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Environmental Phillips curve: OECD and Asian NICs perspective


This research aims to explore the existence of a new concept known as “environmental Phillips curve” (EPC) developed by the authors. Taking annual data of 30 countries for 26 years, a panel data estimation method is applied. The invented function shows an inverse relationship between pollution and unemployment. In most of the cases, the industrialized countries show that the relationship is valid. The notion is proved effective in every format of investigation. It seems that curbing pollution in the world is only possible at the cost of human employment. Therefore, if countries want to curb environmental pollution without affecting the generation of employment and reducing poverty, they should contemplate both innovation and enforcement alternative technologies that would be less polluting but employment friendly. Moreover, this research also suggests that if a country can treat pollution efficiently, it can increase the national income without a deteriorating unemployment level.

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Author information




M.A. Kashem: Study plan; literature review; data collection; writing main sections of the paper; econometric estimation, and data and result analysis.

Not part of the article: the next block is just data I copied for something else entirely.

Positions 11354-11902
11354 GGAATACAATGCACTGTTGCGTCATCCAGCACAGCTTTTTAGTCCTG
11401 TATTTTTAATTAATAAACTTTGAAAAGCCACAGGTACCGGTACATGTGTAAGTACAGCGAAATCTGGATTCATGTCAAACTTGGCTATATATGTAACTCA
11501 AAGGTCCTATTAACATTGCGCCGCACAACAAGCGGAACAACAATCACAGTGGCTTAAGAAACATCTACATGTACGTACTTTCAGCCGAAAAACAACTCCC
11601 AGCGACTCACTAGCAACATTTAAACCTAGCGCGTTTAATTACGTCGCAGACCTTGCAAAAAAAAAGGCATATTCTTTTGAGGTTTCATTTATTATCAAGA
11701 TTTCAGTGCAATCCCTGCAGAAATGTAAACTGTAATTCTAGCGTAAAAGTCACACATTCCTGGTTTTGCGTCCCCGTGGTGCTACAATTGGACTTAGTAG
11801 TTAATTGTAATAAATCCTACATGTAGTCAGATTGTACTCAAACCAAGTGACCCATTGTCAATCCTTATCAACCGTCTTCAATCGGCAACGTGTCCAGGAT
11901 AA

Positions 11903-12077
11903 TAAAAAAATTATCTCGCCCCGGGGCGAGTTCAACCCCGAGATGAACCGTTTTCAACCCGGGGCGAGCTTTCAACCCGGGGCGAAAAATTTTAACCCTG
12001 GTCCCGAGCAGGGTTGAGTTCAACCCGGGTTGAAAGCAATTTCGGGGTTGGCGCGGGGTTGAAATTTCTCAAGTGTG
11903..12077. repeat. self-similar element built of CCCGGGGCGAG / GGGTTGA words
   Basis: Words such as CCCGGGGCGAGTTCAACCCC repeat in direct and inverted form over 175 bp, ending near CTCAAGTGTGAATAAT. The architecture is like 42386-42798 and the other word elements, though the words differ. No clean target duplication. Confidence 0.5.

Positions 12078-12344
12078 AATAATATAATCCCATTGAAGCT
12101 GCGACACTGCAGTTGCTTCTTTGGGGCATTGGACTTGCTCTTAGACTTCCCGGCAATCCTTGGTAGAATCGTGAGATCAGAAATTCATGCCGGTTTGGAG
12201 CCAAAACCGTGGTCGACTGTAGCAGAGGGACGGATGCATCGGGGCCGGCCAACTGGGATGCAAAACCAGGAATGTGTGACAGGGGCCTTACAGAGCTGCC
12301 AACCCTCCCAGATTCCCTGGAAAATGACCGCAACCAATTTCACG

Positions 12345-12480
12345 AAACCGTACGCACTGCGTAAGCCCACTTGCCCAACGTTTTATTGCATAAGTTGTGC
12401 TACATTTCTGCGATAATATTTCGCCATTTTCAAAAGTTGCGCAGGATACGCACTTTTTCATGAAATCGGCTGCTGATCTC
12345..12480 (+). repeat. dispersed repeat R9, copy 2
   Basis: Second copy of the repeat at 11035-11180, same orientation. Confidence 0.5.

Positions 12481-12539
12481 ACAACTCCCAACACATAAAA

M.M. Rahman: Conceptual and methodological development; variable selection; result analysis, polishing and editing, and improving the quality of the manuscript; and undertaking the responsibility of corresponding author.

Corresponding author

Correspondence to Mohammad Mafizur Rahman.

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Appendix 1

Table 4 The results of cross-sectional dependence tests
Table 5 The results of unit root test

Appendix 2. Bi-variate graphs (unemployment vs CO2 emissions)


Appendix 3. All estimated models

Table 6 Model 1: the results of FEM
Table 7 Model 2: the results of REM
Table 8 Model 3: the results of PCSEs
Table 9 The results of Hausman test

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Kashem, M.A., Rahman, M.M. Environmental Phillips curve: OECD and Asian NICs perspective. Environ Sci Pollut Res 27, 31153–31170 (2020).

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  • Environmental Phillips curve (EPC)
  • CO2 emissions
  • Unemployment
  • Panel data
  • OECD

JEL codes

  • Q53
  • E24
  • C23